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Anyway… I take break fast very seriously.


I decided that, of all the yummy ingredients chilling (heh) in my fridge, some scrambled eggs with spinach, prosciutto and feta cheese, alongside a really nice Italian sausage was going to hit the spot today; whenever my first hunger of the day showed up — probably after my intense morning workout.


Here’s how the day went:


7:30am: I prepared my usual morning beverages: a cold brew coffee (pre-workout!), a huge green tea, and water with electrolytes.


8:30am: I taught my high rep barbell class, which is basically like an hour of high intensity cardio with weights.


9:30am: I headed into the weight room for my heavy upper body workout. Cruising Instagram in between sets, I got wind of this incredible grilled cheese sandwich that was on special today at a local watering hole near where I live. Not just ANY grilled cheese: raspberry and bacon jam grilled cheese with three kinds of cheese on house-made sourdough. I was very into it. I decided that just might be worth it.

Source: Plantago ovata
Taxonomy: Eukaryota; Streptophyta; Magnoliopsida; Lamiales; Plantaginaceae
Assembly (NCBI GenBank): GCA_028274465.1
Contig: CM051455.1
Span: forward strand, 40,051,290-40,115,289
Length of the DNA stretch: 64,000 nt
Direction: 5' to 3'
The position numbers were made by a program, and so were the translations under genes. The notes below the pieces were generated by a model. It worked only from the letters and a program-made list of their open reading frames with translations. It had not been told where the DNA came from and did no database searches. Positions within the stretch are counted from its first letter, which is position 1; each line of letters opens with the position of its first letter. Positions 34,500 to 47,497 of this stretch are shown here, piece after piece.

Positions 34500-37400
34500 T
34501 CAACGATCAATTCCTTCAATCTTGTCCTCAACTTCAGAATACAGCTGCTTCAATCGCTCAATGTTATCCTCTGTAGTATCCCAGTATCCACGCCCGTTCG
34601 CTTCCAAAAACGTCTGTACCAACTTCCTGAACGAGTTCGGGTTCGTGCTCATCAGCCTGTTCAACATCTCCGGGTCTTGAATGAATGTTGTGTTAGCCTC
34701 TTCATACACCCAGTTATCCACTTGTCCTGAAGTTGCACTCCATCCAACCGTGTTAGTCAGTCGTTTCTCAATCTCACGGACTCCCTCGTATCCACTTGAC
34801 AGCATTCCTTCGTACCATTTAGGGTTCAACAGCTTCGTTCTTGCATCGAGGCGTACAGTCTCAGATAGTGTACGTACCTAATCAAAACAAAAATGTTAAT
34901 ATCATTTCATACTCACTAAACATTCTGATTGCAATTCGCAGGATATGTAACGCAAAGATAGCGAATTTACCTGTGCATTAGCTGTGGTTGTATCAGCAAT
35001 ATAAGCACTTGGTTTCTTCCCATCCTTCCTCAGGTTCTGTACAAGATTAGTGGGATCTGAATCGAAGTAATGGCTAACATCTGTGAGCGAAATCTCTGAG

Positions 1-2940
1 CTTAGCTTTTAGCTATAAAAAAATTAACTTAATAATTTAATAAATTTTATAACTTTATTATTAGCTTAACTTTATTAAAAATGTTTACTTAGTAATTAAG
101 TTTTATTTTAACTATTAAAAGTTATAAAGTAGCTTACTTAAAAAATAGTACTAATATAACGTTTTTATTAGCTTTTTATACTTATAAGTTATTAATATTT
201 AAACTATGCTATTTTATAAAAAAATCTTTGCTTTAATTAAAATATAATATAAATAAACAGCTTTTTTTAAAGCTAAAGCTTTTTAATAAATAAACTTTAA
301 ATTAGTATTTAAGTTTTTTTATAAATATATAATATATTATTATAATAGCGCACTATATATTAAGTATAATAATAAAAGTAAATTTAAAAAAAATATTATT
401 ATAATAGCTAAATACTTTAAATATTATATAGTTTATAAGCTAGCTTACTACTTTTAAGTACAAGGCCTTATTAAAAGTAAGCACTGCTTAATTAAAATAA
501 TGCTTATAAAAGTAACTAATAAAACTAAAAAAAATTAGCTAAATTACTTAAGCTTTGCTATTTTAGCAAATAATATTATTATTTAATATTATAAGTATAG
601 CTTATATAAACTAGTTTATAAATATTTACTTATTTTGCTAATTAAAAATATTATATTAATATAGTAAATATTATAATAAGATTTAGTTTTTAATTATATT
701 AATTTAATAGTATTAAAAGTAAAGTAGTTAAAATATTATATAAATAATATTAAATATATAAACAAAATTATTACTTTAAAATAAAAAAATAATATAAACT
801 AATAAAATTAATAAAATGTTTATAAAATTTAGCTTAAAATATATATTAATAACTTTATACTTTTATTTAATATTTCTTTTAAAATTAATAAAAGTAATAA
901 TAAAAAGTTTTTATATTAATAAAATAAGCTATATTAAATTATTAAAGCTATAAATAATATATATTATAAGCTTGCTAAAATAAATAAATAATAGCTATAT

Some questions you may be wrestling with:

  • Isn't a grilled cheese sandwich “junk food?” Not in my opinion. This particular one was comprised of whole foods.

  • Isn't a grilled cheese sandwich “fattening?” There is no answer to this. It depends on context. How many calories have you eaten that day? How many have you expended? Dude, I got fat on chicken breast and steamed veggies, so I no longer am capable of believing in a “fattening” food. Whether you get fat from food depends on a pile of context and nuance. Anyone who tells you otherwise is sheisty.